As I behold what this nation has become, that’s what pops out more than any other–a nation of critics. Rush Limbaugh tells us all the things that our president has done and will do wrong. CNN informs us how ridiculous the Republicans are. Fox News rails about how insane the liberals are. And take that “worst cooks” show I mentioned earlier. My 12-year-old and my wife watched the entire “series,” and the only thing they learned was that people who were already bad at something were made to feel worse as superior cooks laid into them about their failures. “You call that gravy?” (Tears begin to well up in the eyes of Worst Cook #7.) Cut to a shot of the cook shaking his head, intimating, “It … it wasn’t even edible!” No kidding? Of course not–these are the worst cooks in America! Am I missing something here? That was just a setup to–once again–make us feel better about ourselves by capitalizing on the shame and ruination of another person.
Stop Zoning Out
Behold what we have become. Don’t take our cues from that box! Take the boy fishing. Take the spouse for coffee at the local bookstore. Build a model airplane, plant a garden, buy a bicycle and see the countryside, hike, talk, debate, think! Stop finding satisfaction by whaling on others just because the TV world has baited the hook, and that wriggling worm looks so delicious. Actor Bruce Willis, during his meteoric rise to fame, humbly noted that all he had suddenly gained could just as quickly be lost. He said he needed to have a full appreciation of ALL the things that made life good because at any moment they could change.
What have we learned? Simply, there is an innate need for love, fellowship, satisfying curiosity and growth. If we cloud that understanding with criticism, bravado, jealousy and the laziness that sets in when we allow ourselves to be told what is important, we aren’t worth the use of skin we comprise. Sure, a movie or ball game is an entertaining evening of television, but to sit day after day and watch the worst each of us has to offer and criticize our fellow man for not being bright enough to do better, how much better are we when all we’re doing is watching some guy screw up? At least the guy we’re laughing at is on a show; we’re just vegetating on a couch! Who should be laughing at whom?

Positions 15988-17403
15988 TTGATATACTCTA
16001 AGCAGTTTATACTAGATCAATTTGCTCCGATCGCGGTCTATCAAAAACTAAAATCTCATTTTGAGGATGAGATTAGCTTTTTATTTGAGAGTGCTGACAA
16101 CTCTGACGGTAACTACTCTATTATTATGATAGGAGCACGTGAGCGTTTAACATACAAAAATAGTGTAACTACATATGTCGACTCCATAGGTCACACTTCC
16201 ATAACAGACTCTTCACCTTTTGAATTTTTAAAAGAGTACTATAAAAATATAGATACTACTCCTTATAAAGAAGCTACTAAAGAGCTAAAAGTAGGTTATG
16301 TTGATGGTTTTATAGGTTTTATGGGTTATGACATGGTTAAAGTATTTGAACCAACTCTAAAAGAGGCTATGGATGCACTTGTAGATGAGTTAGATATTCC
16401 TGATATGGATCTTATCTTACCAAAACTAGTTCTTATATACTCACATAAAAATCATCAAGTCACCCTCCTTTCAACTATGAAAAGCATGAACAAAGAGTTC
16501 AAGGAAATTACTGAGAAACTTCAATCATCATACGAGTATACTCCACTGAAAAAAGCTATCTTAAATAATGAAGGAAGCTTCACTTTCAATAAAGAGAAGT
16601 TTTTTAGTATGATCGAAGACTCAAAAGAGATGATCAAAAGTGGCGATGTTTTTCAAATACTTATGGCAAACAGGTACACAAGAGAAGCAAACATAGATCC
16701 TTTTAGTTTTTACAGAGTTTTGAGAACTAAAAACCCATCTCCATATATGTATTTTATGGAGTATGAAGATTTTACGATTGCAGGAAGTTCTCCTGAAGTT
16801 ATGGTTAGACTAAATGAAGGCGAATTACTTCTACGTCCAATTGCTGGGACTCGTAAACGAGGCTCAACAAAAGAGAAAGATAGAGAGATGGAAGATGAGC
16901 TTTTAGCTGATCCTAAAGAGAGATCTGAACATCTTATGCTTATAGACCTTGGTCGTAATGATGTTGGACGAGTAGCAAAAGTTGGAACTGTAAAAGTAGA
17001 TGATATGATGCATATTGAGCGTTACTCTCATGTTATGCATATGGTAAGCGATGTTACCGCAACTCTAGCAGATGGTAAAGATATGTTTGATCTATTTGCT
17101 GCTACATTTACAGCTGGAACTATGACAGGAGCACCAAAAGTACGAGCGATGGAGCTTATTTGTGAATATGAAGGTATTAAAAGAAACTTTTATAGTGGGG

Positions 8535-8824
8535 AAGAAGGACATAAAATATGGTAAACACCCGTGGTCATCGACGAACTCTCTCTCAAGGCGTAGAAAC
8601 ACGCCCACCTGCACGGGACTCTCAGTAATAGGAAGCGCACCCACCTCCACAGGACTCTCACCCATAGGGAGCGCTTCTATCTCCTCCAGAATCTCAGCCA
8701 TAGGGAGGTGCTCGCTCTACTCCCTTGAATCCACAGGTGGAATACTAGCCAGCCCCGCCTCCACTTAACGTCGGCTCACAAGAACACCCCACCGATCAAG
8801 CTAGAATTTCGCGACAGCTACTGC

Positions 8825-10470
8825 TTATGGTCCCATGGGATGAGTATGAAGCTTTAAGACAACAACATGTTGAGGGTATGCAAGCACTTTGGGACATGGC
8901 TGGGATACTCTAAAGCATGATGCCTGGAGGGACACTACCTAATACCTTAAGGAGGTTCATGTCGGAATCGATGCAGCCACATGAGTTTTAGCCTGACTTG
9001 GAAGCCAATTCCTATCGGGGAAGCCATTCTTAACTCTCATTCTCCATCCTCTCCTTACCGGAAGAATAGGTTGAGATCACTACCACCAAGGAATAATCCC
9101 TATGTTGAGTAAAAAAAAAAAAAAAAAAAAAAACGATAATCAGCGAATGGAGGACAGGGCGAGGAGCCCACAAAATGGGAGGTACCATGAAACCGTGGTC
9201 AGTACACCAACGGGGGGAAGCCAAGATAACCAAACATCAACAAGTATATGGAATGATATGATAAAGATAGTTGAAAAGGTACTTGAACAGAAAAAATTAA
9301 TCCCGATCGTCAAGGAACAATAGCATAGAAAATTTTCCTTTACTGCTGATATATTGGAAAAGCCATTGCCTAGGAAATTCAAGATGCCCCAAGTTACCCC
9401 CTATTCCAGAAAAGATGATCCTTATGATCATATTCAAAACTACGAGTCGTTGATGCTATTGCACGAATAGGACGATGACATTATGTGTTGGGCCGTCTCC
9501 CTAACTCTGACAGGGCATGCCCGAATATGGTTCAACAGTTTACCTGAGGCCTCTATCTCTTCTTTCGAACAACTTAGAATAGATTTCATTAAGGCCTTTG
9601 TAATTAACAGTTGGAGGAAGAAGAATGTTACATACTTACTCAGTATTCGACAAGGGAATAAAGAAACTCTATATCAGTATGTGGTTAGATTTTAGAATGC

When you take the time to behold what you’ve become, consider these lyrics from a song called “The Measure of a Man” by the group 4Him:
This world can analyze and size you up and throw you on the scales.
They can I.Q. you and run you through
Their rigorous details.
They can do their best to rate you,
And they’ll place you on the charts,
And then back it up with scientific smarts.
But there’s more to what you’re worth
Than their human eyes can see.
You can doubt your worth
And search for who you are
And where you stand,
But God made you in His image
When He formed you in His hands.
And He looks at you with mercy
And He sees you through His love.
You’re His child and that will always be enough.
For there’s more to what you’re worth
Than you could ever comprehend.
You can spend your life pursuing physical perfection.
There is so much more,
More than ever meets the eye.
For God looks through the surface
And He defines your worth by what is on the inside.
I say the measure of a man
Is not how tall you stand
How wealthy or intelligent you are,
Because I’ve found out the measure of a man.
God knows and understands,
For He looks inside
To the bottom of your heart,
And what’s in the heart defines
The measure of a man
So, my friends, how do you stack up? What do you behold in the mirror?
Ron Ciancutti is the Purchasing Manager for Cleveland Metroparks. He is not on Facebook, but he can be reached at email@example.com